must describe real collaborations or the students are unlikely to select them. This provides the right encouragement for
collaborators to generate strong proposals that will interest all parties, which in turn is leading to high quality publications in
high impact journals.


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Description Fluorinated alkyl groups are important motifs in bioactive compounds, positively influencing pharmacokinetics, potency and conformation. The oxidative difluorination of alkenes represents an important strategy for their preparation, yet current methods are limited in their alkenetypes and tolerance of electronrich, readily oxidized functionalities, as well as in their safety and scalability. Utilising electrochemistry, we developed a method whereby new chemical space was accessed by tuning the exact potential applied so that previous untolerable substrates were now conceivable substrate classes. A broad substrate scope was shown to be tolerable as well as several scale-up reactions.
Exploitation Route We hope that through this work, chemists in all professions may be able to access this interesting functional moiety using our method. Not only does our work exhibit the relative ease at which this functional moiety can be incorporated into a drug-like molecule, but also the findings also showcase the overwhelming advantages of using electrochemistry in the way of sustainability, scalability and novel reactivity. We hope that these findings (as well as others in the community) will pursuade those in charge of real-world applications of chemistry to seriously consider the use of synthetic electrochemistry for the sake of a sustainable future.
Sectors Chemicals

URL https://onlinelibrary.wiley.com/doi/full/10.1002/anie.201912119
Description Oxidative fluorination of alkenes 
Organisation GlaxoSmithKline (GSK)
Department Research and Development GSK
Country United Kingdom 
Sector Private 
PI Contribution After conducting research on the project, we have had several meetings with the collaborator (Dr. Darren Poole) to discuss the progress of the project.
Collaborator Contribution Generally, Darren has made some very good suggestions to specific areas of research and at times discussed possible ideas.
Impact No as of yet.
Start Year 2018
Description 19th fluorine postgraduate group meeting, Southampton university 
Form Of Engagement Activity Participation in an open day or visit at my research institution
Part Of Official Scheme? No
Geographic Reach National
Primary Audience Postgraduate students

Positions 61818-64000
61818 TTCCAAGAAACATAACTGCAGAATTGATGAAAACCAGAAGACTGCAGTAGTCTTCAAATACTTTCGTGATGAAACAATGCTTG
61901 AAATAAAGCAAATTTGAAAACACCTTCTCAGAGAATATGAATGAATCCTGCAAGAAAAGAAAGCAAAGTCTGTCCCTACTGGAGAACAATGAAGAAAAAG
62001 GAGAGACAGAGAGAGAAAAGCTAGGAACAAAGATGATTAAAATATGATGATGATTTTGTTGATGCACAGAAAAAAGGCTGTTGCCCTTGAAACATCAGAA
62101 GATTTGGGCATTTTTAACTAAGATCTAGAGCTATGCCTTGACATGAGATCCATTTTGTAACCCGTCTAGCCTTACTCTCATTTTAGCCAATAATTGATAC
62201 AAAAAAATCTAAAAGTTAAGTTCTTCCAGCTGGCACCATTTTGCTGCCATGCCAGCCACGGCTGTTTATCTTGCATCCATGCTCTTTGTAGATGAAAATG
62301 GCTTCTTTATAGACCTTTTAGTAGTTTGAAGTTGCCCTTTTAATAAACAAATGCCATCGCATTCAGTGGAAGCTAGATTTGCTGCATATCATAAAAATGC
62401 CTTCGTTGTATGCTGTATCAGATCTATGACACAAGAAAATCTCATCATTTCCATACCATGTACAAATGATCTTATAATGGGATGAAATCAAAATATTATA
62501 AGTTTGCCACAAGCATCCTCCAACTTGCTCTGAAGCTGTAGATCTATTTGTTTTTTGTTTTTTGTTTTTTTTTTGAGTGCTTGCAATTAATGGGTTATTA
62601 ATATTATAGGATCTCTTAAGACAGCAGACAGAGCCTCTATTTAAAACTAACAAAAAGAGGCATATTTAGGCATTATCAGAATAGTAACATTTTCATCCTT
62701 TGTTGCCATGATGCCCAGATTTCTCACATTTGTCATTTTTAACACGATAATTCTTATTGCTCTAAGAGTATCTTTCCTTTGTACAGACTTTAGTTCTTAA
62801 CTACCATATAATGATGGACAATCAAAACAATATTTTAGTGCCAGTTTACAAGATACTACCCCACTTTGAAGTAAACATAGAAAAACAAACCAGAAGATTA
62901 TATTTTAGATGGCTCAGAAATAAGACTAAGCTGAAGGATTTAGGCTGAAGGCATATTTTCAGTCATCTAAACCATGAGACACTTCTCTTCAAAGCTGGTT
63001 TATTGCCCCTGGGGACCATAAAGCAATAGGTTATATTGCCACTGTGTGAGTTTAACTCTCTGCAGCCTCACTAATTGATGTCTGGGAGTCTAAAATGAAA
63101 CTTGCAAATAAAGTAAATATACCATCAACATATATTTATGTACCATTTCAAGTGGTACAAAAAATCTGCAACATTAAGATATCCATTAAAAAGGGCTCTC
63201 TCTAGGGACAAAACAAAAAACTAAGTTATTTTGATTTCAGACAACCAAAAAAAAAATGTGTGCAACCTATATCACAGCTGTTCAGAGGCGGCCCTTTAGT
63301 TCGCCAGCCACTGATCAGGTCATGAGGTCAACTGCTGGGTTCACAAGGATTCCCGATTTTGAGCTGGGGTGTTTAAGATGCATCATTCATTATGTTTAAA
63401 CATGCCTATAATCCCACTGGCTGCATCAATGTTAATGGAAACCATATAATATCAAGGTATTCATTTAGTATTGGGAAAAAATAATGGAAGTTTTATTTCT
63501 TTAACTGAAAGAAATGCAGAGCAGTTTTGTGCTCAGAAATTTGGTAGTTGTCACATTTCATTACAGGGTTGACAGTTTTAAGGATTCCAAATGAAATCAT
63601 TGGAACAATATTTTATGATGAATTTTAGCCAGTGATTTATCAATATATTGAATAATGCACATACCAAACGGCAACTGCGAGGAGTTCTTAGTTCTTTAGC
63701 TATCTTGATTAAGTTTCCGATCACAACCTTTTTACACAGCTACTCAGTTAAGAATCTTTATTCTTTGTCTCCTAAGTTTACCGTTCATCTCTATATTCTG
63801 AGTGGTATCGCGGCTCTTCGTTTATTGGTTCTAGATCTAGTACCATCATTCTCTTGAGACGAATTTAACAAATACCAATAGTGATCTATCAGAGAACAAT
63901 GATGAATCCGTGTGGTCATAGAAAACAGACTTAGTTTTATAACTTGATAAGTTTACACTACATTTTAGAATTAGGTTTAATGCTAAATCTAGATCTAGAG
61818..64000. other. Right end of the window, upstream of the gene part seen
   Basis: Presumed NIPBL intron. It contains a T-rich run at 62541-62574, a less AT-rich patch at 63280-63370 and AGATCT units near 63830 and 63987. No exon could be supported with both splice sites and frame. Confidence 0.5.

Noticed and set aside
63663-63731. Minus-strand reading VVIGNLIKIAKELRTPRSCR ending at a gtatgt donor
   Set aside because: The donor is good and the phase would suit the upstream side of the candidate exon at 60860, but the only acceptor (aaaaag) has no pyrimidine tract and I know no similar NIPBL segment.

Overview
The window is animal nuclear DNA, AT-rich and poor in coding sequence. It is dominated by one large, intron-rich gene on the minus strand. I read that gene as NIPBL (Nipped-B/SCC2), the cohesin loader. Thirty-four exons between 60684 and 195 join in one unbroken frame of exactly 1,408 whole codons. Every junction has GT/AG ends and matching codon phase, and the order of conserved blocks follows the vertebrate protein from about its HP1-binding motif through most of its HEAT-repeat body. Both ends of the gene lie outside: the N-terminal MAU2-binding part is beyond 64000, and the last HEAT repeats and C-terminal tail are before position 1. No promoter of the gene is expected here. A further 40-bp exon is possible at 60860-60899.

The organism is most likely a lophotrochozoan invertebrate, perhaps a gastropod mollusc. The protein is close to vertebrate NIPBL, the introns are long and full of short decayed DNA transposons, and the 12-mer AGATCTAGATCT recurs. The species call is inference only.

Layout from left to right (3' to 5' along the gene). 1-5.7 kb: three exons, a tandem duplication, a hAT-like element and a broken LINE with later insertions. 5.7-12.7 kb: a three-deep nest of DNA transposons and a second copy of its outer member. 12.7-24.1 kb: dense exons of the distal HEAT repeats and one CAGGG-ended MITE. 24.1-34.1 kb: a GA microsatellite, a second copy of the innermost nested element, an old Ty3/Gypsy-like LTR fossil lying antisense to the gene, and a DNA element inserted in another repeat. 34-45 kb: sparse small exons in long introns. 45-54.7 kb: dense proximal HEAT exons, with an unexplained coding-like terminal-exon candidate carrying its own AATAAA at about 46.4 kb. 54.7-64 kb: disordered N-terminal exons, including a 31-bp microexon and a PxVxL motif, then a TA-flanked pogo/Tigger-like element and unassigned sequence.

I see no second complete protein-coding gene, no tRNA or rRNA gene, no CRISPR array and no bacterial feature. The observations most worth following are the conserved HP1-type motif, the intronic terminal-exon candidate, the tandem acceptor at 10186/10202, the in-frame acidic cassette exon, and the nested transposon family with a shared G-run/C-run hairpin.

Results and Impact At this conference, I presented a poster to mostly an academic audience, though there were some industrialists present. Generally, this was well received within the community which attended.
Year(s) Of Engagement Activity 2019
Description CDT outreach day 
Form Of Engagement Activity Participation in an open day or visit at my research institution
Part Of Official Scheme? No
Geographic Reach Regional
Primary Audience Schools
Results and Impact About 60 students attended our teaching laboratories for a school visit, and I personally demonstrated to 6 individuals, teaching them how to extract caffeine from a pot of tea.
Year(s) Of Engagement Activity 2018
Description CDT summer conference 
Form Of Engagement Activity A talk or presentation
Part Of Official Scheme? No
Geographic Reach Regional
Primary Audience Industry/Business
Results and Impact The CDT organises an annual conference whereby different cohorts of the CDT present at. In the 2018 conference, I presented the proposal for my project at the time, electrochemical heteroatom functionalisation of alkenes, but last year, 2019, I presented a poster titled "electrochemical difluorination of alkenes". At both of these events I spoke at depth with academics and industrialists, more so at the 2019 conference. I had to the chance to discuss ideas and different avenues my project could possibly take.
Year(s) Of Engagement Activity 2018,2019
Description Enabling technologies workshop, Cardiff university 
Form Of Engagement Activity Participation in an activity, workshop or similar
Part Of Official Scheme? No
Geographic Reach Regional
Primary Audience Postgraduate students
Results and Impact At this conference, I presented a poster on my difluorination paper, and I discussed the work at length with a number of different academics and students. Overall, the feedback was good.
Year(s) Of Engagement Activity 2019